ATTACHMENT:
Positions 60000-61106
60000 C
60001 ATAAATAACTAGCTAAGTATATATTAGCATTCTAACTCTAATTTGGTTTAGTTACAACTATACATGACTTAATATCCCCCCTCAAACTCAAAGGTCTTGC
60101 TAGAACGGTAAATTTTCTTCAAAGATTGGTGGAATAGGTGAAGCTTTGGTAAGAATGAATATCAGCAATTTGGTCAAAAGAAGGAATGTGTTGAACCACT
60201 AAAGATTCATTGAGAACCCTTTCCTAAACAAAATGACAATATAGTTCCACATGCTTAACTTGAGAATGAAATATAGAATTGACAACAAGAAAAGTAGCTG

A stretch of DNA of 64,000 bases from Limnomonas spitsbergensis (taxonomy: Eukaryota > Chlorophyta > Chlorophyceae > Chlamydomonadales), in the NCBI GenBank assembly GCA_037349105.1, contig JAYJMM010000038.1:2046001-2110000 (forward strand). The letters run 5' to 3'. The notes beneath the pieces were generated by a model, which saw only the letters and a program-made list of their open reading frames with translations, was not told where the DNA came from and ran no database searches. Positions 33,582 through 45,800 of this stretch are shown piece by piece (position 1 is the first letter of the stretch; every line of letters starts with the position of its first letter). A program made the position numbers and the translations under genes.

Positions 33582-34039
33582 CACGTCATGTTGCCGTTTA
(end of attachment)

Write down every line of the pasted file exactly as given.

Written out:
Positions 60000-61106
60000 C
60001 ATAAATAACTAGCTAAGTATATATTAGCATTCTAACTCTAATTTGGTTTAGTTACAACTATACATGACTTAATATCCCCCCTCAAACTCAAAGGTCTTGC
60101 TAGAACGGTAAATTTTCTTCAAAGATTGGTGGAATAGGTGAAGCTTTGGTAAGAATGAATATCAGCAATTTGGTCAAAAGAAGGAATGTGTTGAACCACT
60201 AAAGATTCATTGAGAACCCTTTCCTAAACAAAATGACAATATAGTTCCACATGCTTAACTTGAGAATGAAATATAGAATTGACAACAAGAAAAGTAGCTG

A stretch of DNA of 64,000 bases from Limnomonas spitsbergensis (taxonomy: Eukaryota > Chlorophyta > Chlorophyceae > Chlamydomonadales), in the NCBI GenBank assembly GCA_037349105.1, contig JAYJMM010000038.1:2046001-2110000 (forward strand). The letters run 5' to 3'. The notes beneath the pieces were generated by a model, which saw only the letters and a program-made list of their open reading frames with translations, was not told where the DNA came from and ran no database searches. Positions 33,582 through 45,800 of this stretch are shown piece by piece (position 1 is the first letter of the stretch; every line of letters starts with the position of its first letter). A program made the position numbers and the translations under genes.

Positions 33582-34039
33582 CACGTCATGTTGCCGTTTA